By Christopher VanDusen

In my last article, I went through a large number of New Testament descriptions of Christ’s church, in an effort to establish a proper definition of what that church is. As we continue this series, we must keep in mind always that when we refer to the church, we are referring to that body of people which consists of individual Christians. In other words, if you are a Christian, then all that we’re considering applies to your personal life, as well as to your interactions with your brethren in Christ.

In this article, then, we’ll consider what the New Testament teaches about the purposes of the church.

God’s Purposes for the Church

By “purposes”, I mean the ultimate purposes for which God has created the church — the “big picture”.

We begin with the #1 purpose of the church — to glorify God. This is a phrase that gets thrown around a lot in Christian circles, but have we ever stopped to think of what it means to glorify God?

In the New Testament, the word translated “glory” is usually, if not exclusively, the Greek word doxa, from which we get the word doxology. In 1 Corinthians 15, Paul uses it to refer to the light that comes from stars. However, one of the best definitions of what God’s glory is is found in Hebrews 1:3, which says,

“He [the Son of God] is the radiance of the glory of God . . .” (ESV)

What does this mean? Well, the apostle John says in John 1:18 that Jesus “has explained” God the Father, and Jesus Himself says, “if you have seen Me, you have seen the Father”. Connecting these passages together, we can conclude that the fact that Jesus is “the radiance of the glory of God” means that Jesus is the perfect picture of what God is like. This implies that “the glory of God” is God’s character, and God’s character is most clearly seen in Jesus.

Hence, when we speak of “glorifying God”, this simply means to manifest, or put on display, in some way, God’s character — who and what He is. This is important to understand when we think of the church’s ultimate purpose of glorifying God. It means that its purpose — and therefore, all Christians’ purpose — is to put God’s character on display.

The fact that the glory of God is the most important purpose of the church is clear when we consider what the New Testament says about it.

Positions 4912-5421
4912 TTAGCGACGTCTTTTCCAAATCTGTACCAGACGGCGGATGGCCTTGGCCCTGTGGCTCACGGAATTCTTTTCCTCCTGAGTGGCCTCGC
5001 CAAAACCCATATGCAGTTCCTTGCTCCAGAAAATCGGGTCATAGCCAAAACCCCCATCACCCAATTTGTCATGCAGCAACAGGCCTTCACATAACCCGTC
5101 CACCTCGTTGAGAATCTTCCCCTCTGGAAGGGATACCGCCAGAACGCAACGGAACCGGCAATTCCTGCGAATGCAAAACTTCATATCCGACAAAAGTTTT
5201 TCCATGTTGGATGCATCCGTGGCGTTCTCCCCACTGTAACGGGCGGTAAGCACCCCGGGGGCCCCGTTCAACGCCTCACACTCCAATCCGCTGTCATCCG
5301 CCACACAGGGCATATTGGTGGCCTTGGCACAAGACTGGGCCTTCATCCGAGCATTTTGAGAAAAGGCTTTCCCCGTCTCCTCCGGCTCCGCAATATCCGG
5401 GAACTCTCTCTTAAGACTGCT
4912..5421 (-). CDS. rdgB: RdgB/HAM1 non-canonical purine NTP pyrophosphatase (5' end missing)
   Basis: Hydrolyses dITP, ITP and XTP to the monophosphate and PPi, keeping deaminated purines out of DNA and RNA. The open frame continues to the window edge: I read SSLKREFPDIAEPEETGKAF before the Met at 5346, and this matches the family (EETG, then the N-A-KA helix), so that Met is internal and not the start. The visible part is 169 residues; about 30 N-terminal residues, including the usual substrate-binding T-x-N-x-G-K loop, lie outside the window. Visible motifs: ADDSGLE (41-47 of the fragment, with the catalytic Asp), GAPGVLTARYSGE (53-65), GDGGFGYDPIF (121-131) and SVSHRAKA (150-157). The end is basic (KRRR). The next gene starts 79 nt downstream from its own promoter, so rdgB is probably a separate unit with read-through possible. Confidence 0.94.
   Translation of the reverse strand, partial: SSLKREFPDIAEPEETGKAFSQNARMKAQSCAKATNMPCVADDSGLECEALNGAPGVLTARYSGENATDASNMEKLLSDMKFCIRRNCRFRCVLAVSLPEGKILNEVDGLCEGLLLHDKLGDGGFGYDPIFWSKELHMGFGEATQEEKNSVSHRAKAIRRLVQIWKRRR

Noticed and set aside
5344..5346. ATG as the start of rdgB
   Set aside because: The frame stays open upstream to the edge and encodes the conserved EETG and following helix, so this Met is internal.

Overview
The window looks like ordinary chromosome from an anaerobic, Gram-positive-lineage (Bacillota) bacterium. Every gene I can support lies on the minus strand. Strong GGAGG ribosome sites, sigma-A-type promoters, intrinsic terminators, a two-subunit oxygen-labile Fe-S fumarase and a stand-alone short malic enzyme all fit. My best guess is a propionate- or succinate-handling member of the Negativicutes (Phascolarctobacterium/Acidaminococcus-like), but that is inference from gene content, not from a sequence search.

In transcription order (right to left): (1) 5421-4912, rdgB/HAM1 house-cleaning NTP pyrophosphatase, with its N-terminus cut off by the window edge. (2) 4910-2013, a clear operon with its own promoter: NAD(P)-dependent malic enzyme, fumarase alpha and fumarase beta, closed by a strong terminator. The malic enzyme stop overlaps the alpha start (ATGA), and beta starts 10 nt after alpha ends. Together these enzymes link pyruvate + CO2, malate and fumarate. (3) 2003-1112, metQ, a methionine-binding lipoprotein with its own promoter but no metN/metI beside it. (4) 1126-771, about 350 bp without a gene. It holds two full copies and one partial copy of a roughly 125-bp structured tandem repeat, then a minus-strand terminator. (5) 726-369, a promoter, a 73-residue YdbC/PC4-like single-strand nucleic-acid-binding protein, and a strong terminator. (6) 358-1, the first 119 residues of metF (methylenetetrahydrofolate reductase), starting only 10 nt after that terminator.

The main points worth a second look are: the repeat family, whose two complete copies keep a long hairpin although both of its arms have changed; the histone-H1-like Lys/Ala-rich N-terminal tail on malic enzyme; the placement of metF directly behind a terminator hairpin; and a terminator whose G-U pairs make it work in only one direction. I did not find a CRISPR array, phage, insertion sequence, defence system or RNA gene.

First, in Ephesians 3:20-21, the apostle Paul declares that God is glorified through the church:

“Now to him [God] who is able to do far more abundantly than all that we ask or think, according to the power that works within us, to him be glory in the church and in Christ Jesus throughout all generations, forever and ever.” (ESV)

Second, Paul says that the final redemption of the church is aimed at bringing praise to God’s glory:

“When you believed, you were marked in him [Christ] with a seal, the promised Holy Spirit, who is a deposit guaranteeing our inheritance until the redemption of those who are God’s possession — to the praise of his glory.” – Eph. 13b-14 (NIV)

Third, he says that God saves His people,

“. . . so that in the coming ages he might show the immeasurable riches of his grace in kindness toward us in Christ Jesus.” – Eph. 2:7 (ESV)

Fourth, Paul prays for the Thessalonians,

“. . . that our God may make you worthy of his calling and may fulfill every resolve for good and every work of faith by his power, so that the name of our Lord Jesus may be glorified in you . . .” – 2 Th. 1:11-12 (ESV)

Fifth, Paul says that he prays for the Philippians to be,

“. . . filled with the fruit of righteousness that comes through Jesus Christ, to the glory and praise of God.” – Php. 1:11

Now, how is God to be glorified through the church? Here are some of the main ways:

  1. Through Christ presenting “the church to himself in splendor, without spot or wrinkle or any such thing, that she might be holy and without blemish.” – Eph. 5:27 (ESV)
  2. “To this he [God] called you through our gospel, so that you may obtain the glory of our Lord Jesus Christ.” – 2 Th. 2:14 (ESV)
  3. “His [God’s] divine power has granted to us all things that pertain to life and godliness, through the knowledge of him who called us to his own glory and excellence, by which he has granted to us his precious and very great promises, so that through them you may become partakers of the divine nature . . .” – 2 Pe. 1:3-4a (ESV)
  4. “. . . that which we have seen and heard we proclaim also to you, so that you too may have fellowship with us; and indeed our fellowship is with the Father and with his Son Jesus Christ.” – 1 Jn. 1:3 (ESV)
  5. “To him [Jesus] who loves us and has freed us from our sins by his blood and made us a kingdom, priests to his God and Father . . .” – Rev. 1:5b-6a (ESV)

This last purpose of being priests, or mediators, will lead us to our next point in this series.

Most Scripture quotations are taken from the:

English Standard Version (ESV)

The Holy Bible, English Standard Version. ESV® Text Edition: 2016. Copyright © 2001 by Crossway Bibles, a publishing ministry of Good News Publishers.

One Scripture quotation is taken from the:

New International Version (NIV)

Holy Bible, New International Version®, NIV® Copyright ©1973, 1978, 1984, 2011 by Biblica, Inc.®